The album itself echoes the Sportstamps text and claims a home in Scranton, PA.


Even with just the National League represented, this set's checklist features big HOFers like Jackie Robinson, Snider, Campanella, Spahn, and Musial. The first two stamps picture MLB executives Happy Chandler and Ford Frick, and then teams appear alphabetically. The Boston Braves come first, so right-hander Red Barrett gets the #5 between Johnny Antonelli and Clint Conaster.

A good wartime baseball performer, Red Barrett won 23 games in 1945 (career stats) and scored this April 1, 1946 cover of Life Magazine.


Barrett also set a baseball record for efficiency by completing a 2-0 win over Boston's Braves in just 58 pitches on August 10, 1944; Baseball-Reference covered both it and other quick games.

UPDATE: Terrific find by fellow OBC collector Greg, who pointed me to this October 1949 Poster Stamp Bulletin profile of the Eureka set. Its article states a 600,000 print run and August release date, with the whole set (plus album) costing just $1.

Poster Stamp Bulletin, Vol 15, #5

According to Alphabetilately.org, the National Poster Stamp Society was a hobbyist arm of the Mid-States Gummed Paper Company, making their 1949 printing one of the earliest direct-to-collector baseball sets. It's only preceded by another NPSS set, this 24-player 1944 sheet of New York Yankees that celebrates their 1943 World Championship.


NPSS credits longtime baseball photographer George Dorrill with taking these images and, as in 1949, they created an album to hold the stamps. Its design echoed the American air power theme familiar throughout WWII.


October 1944's issue of the Poster Stamp Bulletin priced the full set (with album) at thirty-five cents.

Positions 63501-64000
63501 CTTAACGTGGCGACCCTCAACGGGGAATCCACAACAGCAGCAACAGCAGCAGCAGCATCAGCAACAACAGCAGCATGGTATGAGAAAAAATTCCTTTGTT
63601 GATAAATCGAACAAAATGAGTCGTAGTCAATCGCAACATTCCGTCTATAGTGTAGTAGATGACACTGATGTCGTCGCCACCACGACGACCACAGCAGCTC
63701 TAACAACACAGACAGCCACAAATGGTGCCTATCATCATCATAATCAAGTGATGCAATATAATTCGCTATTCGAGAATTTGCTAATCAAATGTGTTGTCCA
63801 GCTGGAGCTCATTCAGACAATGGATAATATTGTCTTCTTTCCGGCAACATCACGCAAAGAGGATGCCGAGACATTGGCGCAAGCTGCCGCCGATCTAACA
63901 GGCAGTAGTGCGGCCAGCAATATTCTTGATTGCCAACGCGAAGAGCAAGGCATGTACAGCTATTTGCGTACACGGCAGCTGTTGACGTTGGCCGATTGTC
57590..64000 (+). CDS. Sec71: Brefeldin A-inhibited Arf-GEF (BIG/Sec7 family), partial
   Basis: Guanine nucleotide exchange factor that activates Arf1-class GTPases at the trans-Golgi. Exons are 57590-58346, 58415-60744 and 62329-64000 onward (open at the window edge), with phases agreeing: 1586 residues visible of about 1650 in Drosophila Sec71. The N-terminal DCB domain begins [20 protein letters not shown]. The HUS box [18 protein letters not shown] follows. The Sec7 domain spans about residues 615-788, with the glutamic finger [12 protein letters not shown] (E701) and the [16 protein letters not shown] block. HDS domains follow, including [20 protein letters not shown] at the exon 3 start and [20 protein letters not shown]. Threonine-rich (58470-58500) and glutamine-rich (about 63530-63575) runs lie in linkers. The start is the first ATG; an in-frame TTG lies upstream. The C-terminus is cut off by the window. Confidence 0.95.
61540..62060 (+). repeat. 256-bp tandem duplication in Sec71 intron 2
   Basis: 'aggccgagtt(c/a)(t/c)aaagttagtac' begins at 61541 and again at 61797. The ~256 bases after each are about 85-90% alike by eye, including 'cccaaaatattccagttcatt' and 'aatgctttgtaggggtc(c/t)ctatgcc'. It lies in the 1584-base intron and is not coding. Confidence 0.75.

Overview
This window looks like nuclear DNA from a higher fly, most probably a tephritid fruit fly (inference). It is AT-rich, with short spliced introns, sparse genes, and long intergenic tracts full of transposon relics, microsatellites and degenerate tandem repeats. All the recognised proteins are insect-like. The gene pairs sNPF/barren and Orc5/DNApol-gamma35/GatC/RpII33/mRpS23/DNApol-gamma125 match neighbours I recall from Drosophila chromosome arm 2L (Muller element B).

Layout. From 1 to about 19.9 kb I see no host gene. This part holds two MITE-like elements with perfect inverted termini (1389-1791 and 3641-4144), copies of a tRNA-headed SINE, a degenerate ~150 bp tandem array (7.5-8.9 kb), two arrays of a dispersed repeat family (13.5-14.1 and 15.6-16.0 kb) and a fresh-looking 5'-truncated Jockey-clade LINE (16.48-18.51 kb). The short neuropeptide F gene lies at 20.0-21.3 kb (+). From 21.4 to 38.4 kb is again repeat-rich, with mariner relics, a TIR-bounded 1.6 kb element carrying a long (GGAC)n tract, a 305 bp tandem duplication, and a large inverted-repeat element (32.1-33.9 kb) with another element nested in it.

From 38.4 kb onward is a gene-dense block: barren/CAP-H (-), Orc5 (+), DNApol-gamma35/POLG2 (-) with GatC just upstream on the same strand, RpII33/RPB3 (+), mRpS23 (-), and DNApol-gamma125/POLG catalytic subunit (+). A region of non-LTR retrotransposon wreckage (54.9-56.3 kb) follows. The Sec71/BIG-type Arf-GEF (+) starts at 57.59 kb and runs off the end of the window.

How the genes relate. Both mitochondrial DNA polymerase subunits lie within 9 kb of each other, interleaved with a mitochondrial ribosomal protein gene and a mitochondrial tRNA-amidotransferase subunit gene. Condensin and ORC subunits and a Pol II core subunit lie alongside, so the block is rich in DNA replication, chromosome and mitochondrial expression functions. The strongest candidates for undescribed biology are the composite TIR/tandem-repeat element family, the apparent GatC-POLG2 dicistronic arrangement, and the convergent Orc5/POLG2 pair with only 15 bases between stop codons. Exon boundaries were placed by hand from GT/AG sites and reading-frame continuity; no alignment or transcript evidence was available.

Full credit to Alphabetilately.org for tracking down all this extra info and providing scans!

Value: Single stamps are scarce but easily damaged, so come cheap in low-grade. Stars in good shape can run $20 and up, and albums with full sets cost hundreds.

Fakes / reprints: Haven't seen any in the marketplace, but it's worth being careful when buying stars, since sets with blank backs take half the energy to fake.

Sunday, May 4, 2014

1974 Fleer Baseball Wildest Days and Plays #5, Most Tied Game Ever

This post's a chance to return to one of my favorite baseball card eras, the growth of 1970s oddball publishing. In collecting terms, "oddball" typically refers to sets with short print runs or unusual subjects, often sold directly to collectors instead of wax-wrapped for stores. Baseball artist Bob Laughlin created many such sets over the decades, doing both self-published work and sets like this one for Fleer, itself a company that spent many years jousting with Topps over the right to make "real" (non-oddball) player cards.


If you haven't read much about Laughlin's work, start with the 1st Issue of Inside Pitch over at The Fleer Sticker Project. It's a great profile of Bob's sets, advertising, and the 1970s Topps and Fleer zeitgeist. (It also notes that Laughlin first sold this set to collectors in 1974, but it's often misdated 1973 by catalogs.)

Each card from Fleer's Wildest Days and Plays is like an unusual fact you'd find sprinkled into a sports almanac, but on cardboard. The set's #5 highlights a statistical oddity from Saturday, August 13, 1910, the second game of a Pittsburgh-Brooklyn doubleheader.


Thanks to Google news archives, you can read original coverage of this doubleheader game from the Pittsburg Press.